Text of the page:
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Profile: Eduardo Frajman

Professor Eduardo Frajman is a trilingual political science professor at Aurora University. He brings his experiences from abroad into the classroom and offers an interesting take on civic education.

Prior to moving to the United States in 1999, he lived in Costa Rica, Mexico and Israel. Frajman grew up in a small Costa Rican community, with a population of only 3,000 people; he found living in a small community “exhausting” and longed to “get out of there” immediately after high school graduation. Frajman is fluent in Spanish, Hebrew and English.

Prior to moving to the United States in 1999, he lived in Costa Rica, Mexico and Israel. Frajman grew up in a small Costa Rican community, with a population of only 3,000 people; he found living in a small community “exhausting” and longed to “get out of there” immediately after high school graduation. Frajman is fluent in Spanish, Hebrew and English.

His dedication to the Jewish faith is not difficult to understand, both maternal and paternal grandparents were Holocaust survivors. But growing up in an area where 90 percent of the population practices Christianity would cause an ethnic minority to feel isolated.

He resembled the typical high school graduate, in the sense that he planned on going away for college, but his plans did not include university pamphlets or campus visits. “We couldn’t afford for me to go to college in the United States” said Frajman.

In 1992, he entered Hebrew University in Jerusalem, Israel.

“Israel was a good option for me because my grandparents lived there.” Both his parents pursued careers in the scientific field he felt pressure to follow in their footsteps “I started my first year thinking I would be a marine biologist,” said Frajman. After finding out his course schedule included chemistry, physics and calculus, he quickly decided against it.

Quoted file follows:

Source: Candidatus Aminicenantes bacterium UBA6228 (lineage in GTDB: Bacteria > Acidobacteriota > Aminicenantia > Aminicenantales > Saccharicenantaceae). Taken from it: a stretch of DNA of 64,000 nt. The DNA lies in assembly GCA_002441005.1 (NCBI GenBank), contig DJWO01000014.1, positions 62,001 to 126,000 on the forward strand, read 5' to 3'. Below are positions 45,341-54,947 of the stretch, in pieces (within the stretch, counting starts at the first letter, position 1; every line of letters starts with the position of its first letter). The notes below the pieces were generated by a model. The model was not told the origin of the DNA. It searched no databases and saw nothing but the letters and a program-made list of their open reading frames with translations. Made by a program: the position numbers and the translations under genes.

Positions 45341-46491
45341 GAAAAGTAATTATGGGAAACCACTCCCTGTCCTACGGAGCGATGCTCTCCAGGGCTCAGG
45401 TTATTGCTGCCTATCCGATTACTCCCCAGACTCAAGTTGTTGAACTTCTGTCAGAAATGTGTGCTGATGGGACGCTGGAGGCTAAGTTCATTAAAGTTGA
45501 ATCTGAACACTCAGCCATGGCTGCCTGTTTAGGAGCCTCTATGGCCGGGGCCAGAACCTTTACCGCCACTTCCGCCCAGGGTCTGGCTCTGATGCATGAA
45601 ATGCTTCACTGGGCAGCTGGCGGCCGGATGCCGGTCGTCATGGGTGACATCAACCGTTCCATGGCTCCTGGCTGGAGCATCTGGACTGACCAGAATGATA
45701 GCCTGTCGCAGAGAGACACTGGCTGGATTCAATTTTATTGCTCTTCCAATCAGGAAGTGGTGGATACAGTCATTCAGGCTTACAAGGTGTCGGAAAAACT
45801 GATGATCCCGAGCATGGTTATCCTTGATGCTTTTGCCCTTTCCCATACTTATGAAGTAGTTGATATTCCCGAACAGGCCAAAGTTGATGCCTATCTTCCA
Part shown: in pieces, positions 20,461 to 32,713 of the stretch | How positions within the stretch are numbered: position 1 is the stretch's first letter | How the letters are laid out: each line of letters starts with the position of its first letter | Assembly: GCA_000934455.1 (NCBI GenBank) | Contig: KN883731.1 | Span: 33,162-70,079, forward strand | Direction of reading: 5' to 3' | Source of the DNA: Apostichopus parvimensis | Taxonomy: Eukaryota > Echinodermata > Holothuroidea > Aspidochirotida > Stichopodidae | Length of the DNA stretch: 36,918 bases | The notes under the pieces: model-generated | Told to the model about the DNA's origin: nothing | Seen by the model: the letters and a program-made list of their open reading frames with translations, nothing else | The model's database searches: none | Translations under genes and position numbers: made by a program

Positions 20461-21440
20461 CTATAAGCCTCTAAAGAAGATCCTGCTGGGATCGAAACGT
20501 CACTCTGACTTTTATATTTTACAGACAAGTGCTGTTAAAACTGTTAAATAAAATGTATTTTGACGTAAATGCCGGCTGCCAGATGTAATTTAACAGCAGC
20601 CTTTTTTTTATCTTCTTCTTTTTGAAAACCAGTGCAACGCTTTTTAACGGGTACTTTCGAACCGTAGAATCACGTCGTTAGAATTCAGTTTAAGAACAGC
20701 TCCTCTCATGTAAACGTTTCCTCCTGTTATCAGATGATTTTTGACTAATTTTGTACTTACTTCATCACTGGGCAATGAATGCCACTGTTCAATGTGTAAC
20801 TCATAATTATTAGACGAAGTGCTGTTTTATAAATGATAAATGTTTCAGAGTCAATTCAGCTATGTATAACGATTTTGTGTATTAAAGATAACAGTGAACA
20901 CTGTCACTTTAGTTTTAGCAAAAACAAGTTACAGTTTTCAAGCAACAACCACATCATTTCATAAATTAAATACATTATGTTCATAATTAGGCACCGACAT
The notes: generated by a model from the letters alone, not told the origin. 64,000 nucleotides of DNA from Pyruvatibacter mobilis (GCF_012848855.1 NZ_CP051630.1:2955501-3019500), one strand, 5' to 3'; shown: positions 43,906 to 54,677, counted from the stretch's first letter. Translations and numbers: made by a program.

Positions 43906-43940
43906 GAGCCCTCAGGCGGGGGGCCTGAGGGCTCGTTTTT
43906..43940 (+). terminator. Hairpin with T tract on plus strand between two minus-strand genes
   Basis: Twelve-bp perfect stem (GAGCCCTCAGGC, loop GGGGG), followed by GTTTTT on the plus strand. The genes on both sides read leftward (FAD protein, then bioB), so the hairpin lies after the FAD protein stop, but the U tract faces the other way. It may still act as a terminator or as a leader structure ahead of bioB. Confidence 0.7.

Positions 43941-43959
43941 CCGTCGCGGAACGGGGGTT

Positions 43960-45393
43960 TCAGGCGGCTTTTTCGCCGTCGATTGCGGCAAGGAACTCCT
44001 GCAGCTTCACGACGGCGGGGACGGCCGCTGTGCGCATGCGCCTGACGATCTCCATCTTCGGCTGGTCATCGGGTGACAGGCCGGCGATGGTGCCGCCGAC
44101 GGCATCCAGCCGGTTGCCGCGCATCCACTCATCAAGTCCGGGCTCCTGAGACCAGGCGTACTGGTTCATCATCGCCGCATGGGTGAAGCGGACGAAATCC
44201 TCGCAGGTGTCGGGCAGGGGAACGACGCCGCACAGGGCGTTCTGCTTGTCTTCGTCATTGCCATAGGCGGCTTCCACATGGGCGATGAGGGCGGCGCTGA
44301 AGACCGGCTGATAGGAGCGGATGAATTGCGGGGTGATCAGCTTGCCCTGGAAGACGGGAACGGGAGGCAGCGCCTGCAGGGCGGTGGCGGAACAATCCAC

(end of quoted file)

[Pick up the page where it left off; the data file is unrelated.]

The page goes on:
“I was always, very much into politics,” said Frajman. “So, it was very natural for me to go in that direction.” His family’s political involvement and participation played a significant role in his decision to pursue politics.

In the 1960s, Frajman’s parents were heavily involved in politics. His father grew up in Brazil and “was a part of the rebellion that fought against the dictatorship,” said Frajman. Eventually, his father fled the country.

Frajman lived in Israel for eight years and completed his bachelor’s degree in political science and philosophical studies. Upon completing three mandatory years of military service years in the Israeli air force he understood the importance of community service.

Aurora University has a strong emphasis on citizenship and being “part of a community at large,” says Frajman. “We want to teach them [students] that there are other things that they need to think about in order to be happy and well-rounded.”

During Frajman’s time in Israel, he met an American girl. The two managed to make the relationship work even after she moved back to the United States.

“We agreed that when I was done serving in the military I would come join her,” said Frajman. Now, the two have been married for 13 years and have two daughters Alicia, 7, and Eve, 3.